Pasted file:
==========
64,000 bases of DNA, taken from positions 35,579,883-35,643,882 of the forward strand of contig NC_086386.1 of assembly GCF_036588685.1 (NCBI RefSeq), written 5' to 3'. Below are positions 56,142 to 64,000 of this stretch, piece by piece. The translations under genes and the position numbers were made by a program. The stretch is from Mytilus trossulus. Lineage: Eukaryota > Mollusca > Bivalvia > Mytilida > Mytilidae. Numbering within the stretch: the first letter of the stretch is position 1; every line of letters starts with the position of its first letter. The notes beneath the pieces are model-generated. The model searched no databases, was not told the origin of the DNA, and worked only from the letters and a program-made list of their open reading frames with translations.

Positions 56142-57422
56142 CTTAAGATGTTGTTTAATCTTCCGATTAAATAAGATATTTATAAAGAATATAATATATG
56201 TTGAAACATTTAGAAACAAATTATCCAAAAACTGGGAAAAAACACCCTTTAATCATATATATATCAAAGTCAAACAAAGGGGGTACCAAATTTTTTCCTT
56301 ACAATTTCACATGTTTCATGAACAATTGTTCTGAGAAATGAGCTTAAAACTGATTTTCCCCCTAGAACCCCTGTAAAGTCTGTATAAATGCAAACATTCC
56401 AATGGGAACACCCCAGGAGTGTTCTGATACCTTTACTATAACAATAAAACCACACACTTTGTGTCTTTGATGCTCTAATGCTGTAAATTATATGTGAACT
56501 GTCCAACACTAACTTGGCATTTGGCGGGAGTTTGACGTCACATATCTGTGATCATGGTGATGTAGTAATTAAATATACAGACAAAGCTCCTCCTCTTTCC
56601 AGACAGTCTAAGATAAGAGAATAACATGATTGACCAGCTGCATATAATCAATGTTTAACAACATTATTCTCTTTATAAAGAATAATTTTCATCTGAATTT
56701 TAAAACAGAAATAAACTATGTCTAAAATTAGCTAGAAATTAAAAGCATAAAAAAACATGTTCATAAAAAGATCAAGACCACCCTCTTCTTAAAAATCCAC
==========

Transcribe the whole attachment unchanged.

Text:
64,000 bases of DNA, taken from positions 35,579,883-35,643,882 of the forward strand of contig NC_086386.1 of assembly GCF_036588685.1 (NCBI RefSeq), written 5' to 3'. Below are positions 56,142 to 64,000 of this stretch, piece by piece. The translations under genes and the position numbers were made by a program. The stretch is from Mytilus trossulus. Lineage: Eukaryota > Mollusca > Bivalvia > Mytilida > Mytilidae. Numbering within the stretch: the first letter of the stretch is position 1; every line of letters starts with the position of its first letter. The notes beneath the pieces are model-generated. The model searched no databases, was not told the origin of the DNA, and worked only from the letters and a program-made list of their open reading frames with translations.

Positions 56142-57422
56142 CTTAAGATGTTGTTTAATCTTCCGATTAAATAAGATATTTATAAAGAATATAATATATG
56201 TTGAAACATTTAGAAACAAATTATCCAAAAACTGGGAAAAAACACCCTTTAATCATATATATATCAAAGTCAAACAAAGGGGGTACCAAATTTTTTCCTT
56301 ACAATTTCACATGTTTCATGAACAATTGTTCTGAGAAATGAGCTTAAAACTGATTTTCCCCCTAGAACCCCTGTAAAGTCTGTATAAATGCAAACATTCC
56401 AATGGGAACACCCCAGGAGTGTTCTGATACCTTTACTATAACAATAAAACCACACACTTTGTGTCTTTGATGCTCTAATGCTGTAAATTATATGTGAACT
56501 GTCCAACACTAACTTGGCATTTGGCGGGAGTTTGACGTCACATATCTGTGATCATGGTGATGTAGTAATTAAATATACAGACAAAGCTCCTCCTCTTTCC
56601 AGACAGTCTAAGATAAGAGAATAACATGATTGACCAGCTGCATATAATCAATGTTTAACAACATTATTCTCTTTATAAAGAATAATTTTCATCTGAATTT
56701 TAAAACAGAAATAAACTATGTCTAAAATTAGCTAGAAATTAAAAGCATAAAAAAACATGTTCATAAAAAGATCAAGACCACCCTCTTCTTAAAAATCCAC